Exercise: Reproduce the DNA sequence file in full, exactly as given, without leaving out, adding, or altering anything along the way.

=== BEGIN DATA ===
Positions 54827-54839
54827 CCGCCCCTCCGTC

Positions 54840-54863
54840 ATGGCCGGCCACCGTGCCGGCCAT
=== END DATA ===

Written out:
Positions 54827-54839
54827 CCGCCCCTCCGTC

Positions 54840-54863
54840 ATGGCCGGCCACCGTGCCGGCCAT